There are few events that draw the public eye as much as March Madness. The Super Bowl, obviously. Irregular events like The Olympics might also reach similar numbers. But in the world of college basketball, March Madness is the cream of the crop.
March madness has extended far beyond the boundaries of simple sports fandom. In 2018, the Supreme Court struck down a law that federally barred online sports betting. That left states free to legalize sports betting on an individual basis, an opportunity many markets have seized.
Now, more than 20 sports betting markets are live in the United States, not to mention various international jurisdictions.
Specifically within the US, how much is bet on March Madness each year? The answer is more complex than you might think.
Last year, the American Gaming Association estimated $3.1 billion would be bet on March Madness based on the organization’s research. The same study estimated 17 percent of Americans planned to place a bet. It’s hard to say how accurate that number was, as sportsbooks don’t always report betting numbers on specific events. Instead, they report overall handle (amount of money bet across all sports/events) and revenue.
Still, even if the number was smaller in reality, that’s a hefty sum going toward March Madness bets.
However, $3.1 billion looks paltry compared to the AGA’s estimate for the 2023 tournament.
This year, the numbers take a big leap from last year’s estimates. The AGA estimates a whopping 68 million Americans (nearly 25% of the population) will place a bet on the tournament to the tune of $15.5 billion in wagers. That’s five times higher than the organization’s estimates for 2022.
AGA President and CEO Bill Miller said: “March Madness is one of the best traditions in American sports—and America’s most wagered-on competition. Critically, the expansion of regulated sports betting over the past five years has brought safeguards to more than half of American adults who can now bet legally in their home market.”
Increasing the betting estimate five-fold must come with significant justification.
Notably, four new markets have launched sports betting in some fashion since last year’s March Madness tournament. Kansas, Massachusetts, and Ohio opened up retail sportsbooks and online sports betting sites. Maryland launched mobile sportsbooks as well.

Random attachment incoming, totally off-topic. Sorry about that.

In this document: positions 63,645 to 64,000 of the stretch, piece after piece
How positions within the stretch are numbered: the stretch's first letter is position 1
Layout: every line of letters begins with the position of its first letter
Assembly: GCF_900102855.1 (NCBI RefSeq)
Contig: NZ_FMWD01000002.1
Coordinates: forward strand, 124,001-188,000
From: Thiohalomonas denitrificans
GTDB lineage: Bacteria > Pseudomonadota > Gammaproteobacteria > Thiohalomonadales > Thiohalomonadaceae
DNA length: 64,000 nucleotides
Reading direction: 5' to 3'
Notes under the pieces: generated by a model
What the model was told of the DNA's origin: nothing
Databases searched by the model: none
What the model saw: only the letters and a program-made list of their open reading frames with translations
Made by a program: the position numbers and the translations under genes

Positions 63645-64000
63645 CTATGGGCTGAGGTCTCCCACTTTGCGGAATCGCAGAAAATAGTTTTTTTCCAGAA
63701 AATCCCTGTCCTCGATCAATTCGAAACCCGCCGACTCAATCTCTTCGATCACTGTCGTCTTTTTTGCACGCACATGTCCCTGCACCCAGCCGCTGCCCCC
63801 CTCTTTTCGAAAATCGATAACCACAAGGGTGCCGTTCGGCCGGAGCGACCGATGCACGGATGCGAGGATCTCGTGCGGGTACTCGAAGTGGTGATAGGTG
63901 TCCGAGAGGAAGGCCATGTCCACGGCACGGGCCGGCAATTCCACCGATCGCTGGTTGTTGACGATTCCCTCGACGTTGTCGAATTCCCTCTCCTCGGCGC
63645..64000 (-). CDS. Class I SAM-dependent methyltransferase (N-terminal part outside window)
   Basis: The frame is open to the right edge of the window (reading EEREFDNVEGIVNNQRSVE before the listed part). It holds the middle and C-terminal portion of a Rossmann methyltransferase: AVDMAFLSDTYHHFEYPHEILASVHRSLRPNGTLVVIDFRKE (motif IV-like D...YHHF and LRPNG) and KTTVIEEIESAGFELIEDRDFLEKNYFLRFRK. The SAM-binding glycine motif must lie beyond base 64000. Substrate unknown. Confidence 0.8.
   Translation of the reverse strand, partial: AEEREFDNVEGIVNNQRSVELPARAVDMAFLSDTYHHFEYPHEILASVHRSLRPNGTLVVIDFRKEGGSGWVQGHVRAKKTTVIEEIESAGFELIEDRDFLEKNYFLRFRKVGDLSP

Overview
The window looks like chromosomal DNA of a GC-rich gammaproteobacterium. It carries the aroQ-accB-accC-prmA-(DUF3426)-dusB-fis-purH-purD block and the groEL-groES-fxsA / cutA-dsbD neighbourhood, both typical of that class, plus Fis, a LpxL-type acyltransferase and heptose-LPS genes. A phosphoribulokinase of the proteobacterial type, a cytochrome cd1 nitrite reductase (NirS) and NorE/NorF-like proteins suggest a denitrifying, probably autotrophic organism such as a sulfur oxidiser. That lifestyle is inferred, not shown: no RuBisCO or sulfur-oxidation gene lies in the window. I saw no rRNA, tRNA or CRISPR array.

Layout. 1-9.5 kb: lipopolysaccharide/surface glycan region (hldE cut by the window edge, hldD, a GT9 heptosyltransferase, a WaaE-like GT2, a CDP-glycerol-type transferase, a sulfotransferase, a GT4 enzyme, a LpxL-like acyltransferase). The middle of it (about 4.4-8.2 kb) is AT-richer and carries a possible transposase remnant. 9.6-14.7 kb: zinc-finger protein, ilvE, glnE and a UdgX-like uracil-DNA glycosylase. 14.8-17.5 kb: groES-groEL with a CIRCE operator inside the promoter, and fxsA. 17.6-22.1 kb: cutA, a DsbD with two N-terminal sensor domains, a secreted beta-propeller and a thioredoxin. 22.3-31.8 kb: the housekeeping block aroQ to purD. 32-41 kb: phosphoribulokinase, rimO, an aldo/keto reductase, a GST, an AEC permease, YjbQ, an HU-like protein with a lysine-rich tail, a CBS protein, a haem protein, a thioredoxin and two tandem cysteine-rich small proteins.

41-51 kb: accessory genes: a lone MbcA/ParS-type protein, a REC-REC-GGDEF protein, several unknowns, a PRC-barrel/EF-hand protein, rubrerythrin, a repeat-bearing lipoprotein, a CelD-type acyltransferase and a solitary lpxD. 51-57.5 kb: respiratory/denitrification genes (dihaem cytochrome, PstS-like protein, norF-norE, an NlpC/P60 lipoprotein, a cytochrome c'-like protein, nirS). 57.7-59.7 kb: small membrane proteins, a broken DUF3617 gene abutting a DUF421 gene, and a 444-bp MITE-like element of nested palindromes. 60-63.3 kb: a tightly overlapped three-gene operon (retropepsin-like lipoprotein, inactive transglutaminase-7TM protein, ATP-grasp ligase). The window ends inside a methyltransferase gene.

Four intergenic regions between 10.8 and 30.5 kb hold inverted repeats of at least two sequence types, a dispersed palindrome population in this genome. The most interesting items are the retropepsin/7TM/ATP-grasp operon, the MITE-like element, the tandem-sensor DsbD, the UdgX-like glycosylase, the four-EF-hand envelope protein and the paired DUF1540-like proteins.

That’s four new markets allowing bets. It may not account for the huge increase in expected bets, but it’s certainly a contributing factor.
Also among the contributors to this year’s expected betting success is Las Vegas. 2023 marks the first time Las Vegas will be a regional host location for tournament games. This could bring fans from across the country to Sin City and the surrounding area, where they will be able to place bets even if they’re from a market that prohibits sports betting.
More generally, though, there’s the ongoing growth of sports betting to consider. Even though many markets have been live for multiple years, the general public is still getting acquainted with sports betting. Operators are working hard to educate new and casual bettors, helping them understand the ins and out, what odds mean, and other intricacies of sports betting. As new bettors become more familiar with sportsbooks, it’s possible they are more comfortable placing bets on March Madness.
Some states also have college betting restrictions, prohibiting bets on in-state teams, even if they’re playing somewhere else. Many of those markets drop such restrictions for big events like March Madness, giving bettors a rare opportunity to bet on their alma mater or hometown school.
All of these factors likely contribute to the expected uptick in March Madness betting in 2023.
Bill Miller, AGA President and CEO, reminds us to play with care: “With the excitement around March Madness, the AGA and our members want to remind anyone getting in on the action to have a game plan to bet responsibly. That means setting a budget, knowing the odds, keeping it social, and always playing legally.”
Players must be 21 years of age or older or reach the minimum age for gambling in their respective state and located in jurisdictions where online gambling is legal. Please play responsibly. Bet with your head, not over it. If you or someone you know has a gambling problem, and wants help, call or visit: (a) the Council on Compulsive Gambling of New Jersey at 1-800-Gambler or www.800gambler.org; or (b) Gamblers Anonymous at 855-2-CALL-GA or www.gamblersanonymous.org.
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